Classrooms Empty in Minneapolis as Teachers Strike
The Minneapolis Teachers Union officially went on strike this Tuesday, plunging the district into an indefinite shutdown and suddenly sending parents scrambling for alternatives.
The union is demanding the following:
- A living wage for Education Support Professionals (ESPs)
- Systemic changes to improve the recruitment and retention of educators of color
- More mental health supports
- Lowering class sizes
- Competitive compensation for licensed staff
The move marks the second major teacher walkout of 2022. At the beginning of the year, the Chicago Teachers Union became the first after voting to continue “remote learning” despite the school district’s plan to return for in-person learning. Though COVID-19 protocols were the focus of the strike, the union’s initial laundry list of demands included a public statement of support for affordable housing by the school district and a continued moratorium on new charter schools in the city. There is already talk of another strike in Chicago as the union is strongly opposing district plans to make masks optional among students.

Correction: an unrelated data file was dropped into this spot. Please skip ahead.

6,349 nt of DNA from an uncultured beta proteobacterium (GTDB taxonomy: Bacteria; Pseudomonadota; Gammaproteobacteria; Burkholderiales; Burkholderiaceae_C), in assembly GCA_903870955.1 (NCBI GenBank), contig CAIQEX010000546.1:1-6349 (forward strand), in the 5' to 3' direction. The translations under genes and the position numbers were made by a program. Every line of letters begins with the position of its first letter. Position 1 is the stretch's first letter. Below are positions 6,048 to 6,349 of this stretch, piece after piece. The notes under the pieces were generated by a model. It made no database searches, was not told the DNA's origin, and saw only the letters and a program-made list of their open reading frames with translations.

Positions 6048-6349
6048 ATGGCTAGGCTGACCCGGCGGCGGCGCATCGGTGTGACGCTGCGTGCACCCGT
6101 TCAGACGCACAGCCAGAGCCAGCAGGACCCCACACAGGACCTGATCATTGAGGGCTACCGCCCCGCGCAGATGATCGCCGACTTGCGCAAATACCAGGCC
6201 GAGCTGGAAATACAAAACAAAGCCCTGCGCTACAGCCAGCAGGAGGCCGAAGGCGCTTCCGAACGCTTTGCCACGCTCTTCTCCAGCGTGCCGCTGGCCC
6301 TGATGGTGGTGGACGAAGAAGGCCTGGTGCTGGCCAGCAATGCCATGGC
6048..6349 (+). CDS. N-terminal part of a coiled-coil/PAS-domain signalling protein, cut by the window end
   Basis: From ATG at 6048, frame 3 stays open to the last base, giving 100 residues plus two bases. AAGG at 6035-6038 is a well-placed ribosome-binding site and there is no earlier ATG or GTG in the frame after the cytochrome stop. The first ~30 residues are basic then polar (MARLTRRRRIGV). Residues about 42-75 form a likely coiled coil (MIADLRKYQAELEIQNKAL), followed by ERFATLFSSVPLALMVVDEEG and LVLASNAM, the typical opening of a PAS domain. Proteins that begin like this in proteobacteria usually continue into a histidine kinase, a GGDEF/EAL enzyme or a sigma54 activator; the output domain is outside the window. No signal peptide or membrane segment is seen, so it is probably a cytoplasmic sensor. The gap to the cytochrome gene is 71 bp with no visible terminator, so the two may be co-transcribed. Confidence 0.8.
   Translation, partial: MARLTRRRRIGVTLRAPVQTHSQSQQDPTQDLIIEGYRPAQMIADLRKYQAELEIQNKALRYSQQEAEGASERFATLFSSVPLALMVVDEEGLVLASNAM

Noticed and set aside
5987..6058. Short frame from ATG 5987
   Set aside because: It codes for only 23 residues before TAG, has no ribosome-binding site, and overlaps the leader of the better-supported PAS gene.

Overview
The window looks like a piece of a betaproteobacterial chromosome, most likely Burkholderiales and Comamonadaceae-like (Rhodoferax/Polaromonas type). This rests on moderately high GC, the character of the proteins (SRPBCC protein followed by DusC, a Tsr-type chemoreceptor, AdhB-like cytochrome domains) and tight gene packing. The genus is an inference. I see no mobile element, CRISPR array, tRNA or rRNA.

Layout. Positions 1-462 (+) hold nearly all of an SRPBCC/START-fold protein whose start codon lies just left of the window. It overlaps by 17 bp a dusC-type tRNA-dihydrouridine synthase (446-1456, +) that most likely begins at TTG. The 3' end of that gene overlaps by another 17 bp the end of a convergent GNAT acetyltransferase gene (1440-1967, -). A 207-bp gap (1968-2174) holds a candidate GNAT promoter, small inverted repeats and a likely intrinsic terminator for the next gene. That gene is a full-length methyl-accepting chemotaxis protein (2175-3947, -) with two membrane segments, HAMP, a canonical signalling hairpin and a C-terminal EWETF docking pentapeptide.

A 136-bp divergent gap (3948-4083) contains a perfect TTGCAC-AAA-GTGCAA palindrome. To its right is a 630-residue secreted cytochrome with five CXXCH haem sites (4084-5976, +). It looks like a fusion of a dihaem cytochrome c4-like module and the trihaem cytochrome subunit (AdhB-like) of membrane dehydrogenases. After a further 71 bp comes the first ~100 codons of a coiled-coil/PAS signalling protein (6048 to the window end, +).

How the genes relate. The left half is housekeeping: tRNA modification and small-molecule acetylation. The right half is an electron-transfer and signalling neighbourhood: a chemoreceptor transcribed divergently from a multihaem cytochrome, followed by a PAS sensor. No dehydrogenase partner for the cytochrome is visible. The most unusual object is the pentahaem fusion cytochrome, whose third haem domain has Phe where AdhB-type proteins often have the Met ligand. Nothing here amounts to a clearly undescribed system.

ESPs in Minneapolis currently make an average starting salary of $24,000. The union is seeking an almost 50% increase to $35,000, in addition to a 12% increase in first-year teacher salaries. The district superintendent, Ed Graff, says that the union’s proposal would result in the district exceeding its budget by $166,000,000 each year, making it completely untenable. For what it’s worth, the median salary in Minnesota is $61,442 among all professions, while the median for teachers in Minneapolis is $64,741.
America last saw a rash of teacher strikes during the Red for Ed movement back in 2018 and 2019, where teachers in West Virginia, Oklahoma, Arizona, and Colorado walked out statewide. Just two years later, West Virginia passed the most expansive and inclusive education savings account (ESA) program into law – an effort spearheaded by ALEC National Board Member Senator Patricia Rucker. In Arizona, the legislature is currently debating a significant increase to the state’s voucher program. And in Oklahoma, Governor Stitt is backing a universal ESA measure proposed by Senate President Pro Tem Treat.
The Minneapolis strike is especially concerning because of district demographics, where nearly 50% of students qualify for free-or-reduced-price lunches. This work stoppage means another disruption and expanded learning loss for students who were already disproportionately affected by the pandemic. It is disheartening to see these families’ educational options effectively reduced to zero during this teacher strike. It’s also another strong reason to support freedom through education choice.